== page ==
Programs & Services

Beyond Standing Rock: Living History

At the Museum of Indian Arts & Culture

Zoe Urness’ photograph Dec. 6, 2015: No Spiritual Surrender, at the Standing Rock Reservation during the NoDAPL protests.

If antiquated history is what you think you see at museums, an exhibition on display through October 27, 2019 at the Museum of Indian Arts & Culture on Museum Hill will change your mind.

Beyond Standing Rock explores one of the most widespread grassroots movements in recent history, highlighting works created by Native and non-Native artists.

From early 2016 to early 2017, the Sioux Nation (O?héthi Šakówin) of Standing Rock Reservation protested corporate abuses of Native sovereignty and welfare associated with the planned construction of the Dakota Access Pipeline (DAPL), through Standing Rock reservation, which violated the 1851 Fort Laramie treaty and compromised the Sioux Nation’s access to clean water. The movement grew and more than one hundred Native nations and thousands of allies gathered to preserve the land through peaceful protest. In the absence of major media coverage, the Standing Rock movement emphasized art as advocacy, gained international attention, raising awareness, and organizing action through images, videos, and posters on sites such as Facebook and Twitter.

C. L. Kieffer Nail and Devorah Romanek curated the exhibition’s predecessor, Entering Standing Rock: The Protest Against the Dakota Access Pipeline. The original exhibition sourced material from social media platforms to help water protectors stoke political urgency. The Museum of Indian Arts & Culture’s exhibition expansion features pieces that record events leading up to the movement while looking at environmental consequences.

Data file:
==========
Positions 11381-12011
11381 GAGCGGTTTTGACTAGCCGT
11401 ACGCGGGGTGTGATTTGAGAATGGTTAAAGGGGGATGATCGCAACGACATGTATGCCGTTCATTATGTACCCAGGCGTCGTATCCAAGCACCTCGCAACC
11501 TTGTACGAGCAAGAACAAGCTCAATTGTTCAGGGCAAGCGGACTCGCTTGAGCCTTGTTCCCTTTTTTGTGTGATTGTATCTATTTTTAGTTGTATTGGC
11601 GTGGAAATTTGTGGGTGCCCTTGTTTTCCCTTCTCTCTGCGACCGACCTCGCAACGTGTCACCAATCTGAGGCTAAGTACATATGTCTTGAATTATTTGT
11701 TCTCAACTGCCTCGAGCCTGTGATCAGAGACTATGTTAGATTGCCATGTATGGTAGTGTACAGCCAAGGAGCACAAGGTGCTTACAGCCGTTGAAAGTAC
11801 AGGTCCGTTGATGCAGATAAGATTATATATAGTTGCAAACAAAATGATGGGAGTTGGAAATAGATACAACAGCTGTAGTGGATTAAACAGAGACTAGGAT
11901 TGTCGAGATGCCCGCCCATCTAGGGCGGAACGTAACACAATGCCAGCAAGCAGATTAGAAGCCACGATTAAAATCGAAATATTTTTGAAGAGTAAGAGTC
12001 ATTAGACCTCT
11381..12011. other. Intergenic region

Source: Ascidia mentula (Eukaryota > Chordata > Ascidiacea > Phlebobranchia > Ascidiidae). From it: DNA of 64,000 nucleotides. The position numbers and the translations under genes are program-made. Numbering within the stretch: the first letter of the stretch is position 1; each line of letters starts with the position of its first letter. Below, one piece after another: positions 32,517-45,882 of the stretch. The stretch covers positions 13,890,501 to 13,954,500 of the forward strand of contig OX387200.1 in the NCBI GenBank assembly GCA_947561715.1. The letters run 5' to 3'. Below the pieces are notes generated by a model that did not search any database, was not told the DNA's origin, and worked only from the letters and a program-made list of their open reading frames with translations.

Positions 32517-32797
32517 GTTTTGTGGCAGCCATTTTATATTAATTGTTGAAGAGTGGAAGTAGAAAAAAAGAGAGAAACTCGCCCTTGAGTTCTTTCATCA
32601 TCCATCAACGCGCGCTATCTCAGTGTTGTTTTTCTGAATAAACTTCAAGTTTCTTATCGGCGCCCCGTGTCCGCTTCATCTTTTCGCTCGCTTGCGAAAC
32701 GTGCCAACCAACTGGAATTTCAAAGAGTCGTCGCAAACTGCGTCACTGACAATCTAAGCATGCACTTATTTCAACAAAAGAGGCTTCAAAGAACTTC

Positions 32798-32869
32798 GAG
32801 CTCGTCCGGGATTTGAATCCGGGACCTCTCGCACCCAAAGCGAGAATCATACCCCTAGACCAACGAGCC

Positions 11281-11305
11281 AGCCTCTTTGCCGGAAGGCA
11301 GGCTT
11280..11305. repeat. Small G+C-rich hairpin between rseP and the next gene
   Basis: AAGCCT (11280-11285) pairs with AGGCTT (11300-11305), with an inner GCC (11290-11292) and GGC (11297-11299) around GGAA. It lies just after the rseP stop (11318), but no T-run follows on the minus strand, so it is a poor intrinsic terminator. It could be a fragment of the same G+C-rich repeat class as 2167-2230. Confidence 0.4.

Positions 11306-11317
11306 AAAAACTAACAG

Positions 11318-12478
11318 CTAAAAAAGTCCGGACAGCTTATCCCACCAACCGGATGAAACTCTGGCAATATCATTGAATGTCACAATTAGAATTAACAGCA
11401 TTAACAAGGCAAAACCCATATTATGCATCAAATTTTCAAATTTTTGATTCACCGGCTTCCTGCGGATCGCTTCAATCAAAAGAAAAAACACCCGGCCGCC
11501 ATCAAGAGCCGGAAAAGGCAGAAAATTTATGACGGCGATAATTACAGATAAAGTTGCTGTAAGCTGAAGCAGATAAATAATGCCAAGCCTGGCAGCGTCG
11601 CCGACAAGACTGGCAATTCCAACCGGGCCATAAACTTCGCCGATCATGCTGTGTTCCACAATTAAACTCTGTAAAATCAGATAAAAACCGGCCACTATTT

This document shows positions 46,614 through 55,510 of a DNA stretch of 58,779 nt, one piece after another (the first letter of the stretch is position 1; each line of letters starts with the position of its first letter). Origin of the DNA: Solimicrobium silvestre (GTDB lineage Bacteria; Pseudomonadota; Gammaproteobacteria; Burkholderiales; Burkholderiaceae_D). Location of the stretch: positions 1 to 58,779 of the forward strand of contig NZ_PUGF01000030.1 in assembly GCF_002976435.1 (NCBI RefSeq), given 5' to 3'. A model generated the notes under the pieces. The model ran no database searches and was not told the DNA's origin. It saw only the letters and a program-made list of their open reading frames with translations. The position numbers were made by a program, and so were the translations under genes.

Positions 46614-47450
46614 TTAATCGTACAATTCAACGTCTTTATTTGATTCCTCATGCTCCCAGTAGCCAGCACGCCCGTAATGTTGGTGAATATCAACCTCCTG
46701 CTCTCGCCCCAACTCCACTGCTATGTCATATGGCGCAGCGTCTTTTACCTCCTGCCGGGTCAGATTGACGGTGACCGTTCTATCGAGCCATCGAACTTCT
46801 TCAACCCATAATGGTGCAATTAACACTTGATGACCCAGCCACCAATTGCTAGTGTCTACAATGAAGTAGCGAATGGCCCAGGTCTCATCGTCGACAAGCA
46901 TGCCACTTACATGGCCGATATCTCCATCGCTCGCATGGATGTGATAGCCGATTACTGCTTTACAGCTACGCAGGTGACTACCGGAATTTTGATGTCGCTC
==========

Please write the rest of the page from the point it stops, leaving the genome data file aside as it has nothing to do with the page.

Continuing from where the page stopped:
“Although the protests at Standing Rock are over, there are many themes of what happened there that have a history of occurring and we continue to see happening on Native lands,” says Kieffer Nail. “Because these themes persist, it is important to detail and draw parallels to other events.”

The exhibition features Zoe Urness’ (Tlingit) award-winning photo, Dec. 6, 2015: No Spiritual Surrender, capturing the winter conditions water protectors endured.

Onondaga and Nez Perce tribal member, Frank Buffalo Hyde debuts his newest work, Snow Globe — Welcome to Native America Now Go Home, documenting the exhibition’s curatorial concept: advocacy in art.

Navajo photographer and multimedia documentarian Pamela J. Peters’ works focus the message: Native land is sacred and compromising the Nation’s water supply is inhumane.

Among the many printmakers creating posters shared on Twitter and Facebook, Métis visual artist Christi Belcourt’s featured poster, Water Is Life, accents the circular way the environment creates and supports life.

Tuesday–Sunday 10 a.m.–5 p.m., $7 for NM residents with ID, $12 for non-residents; free for children 16 and under. The first Sunday of each month is free for NM residents with ID. Wednesdays free for NM resident seniors (60+) with ID.

On exhibit through August 4, 2019: What’s New in New: Selections from the Carol Warren Collection, featuring 200 works — paintings, pottery, jewelry, and textiles from some of New Mexico’s most prominent contemporary artists.

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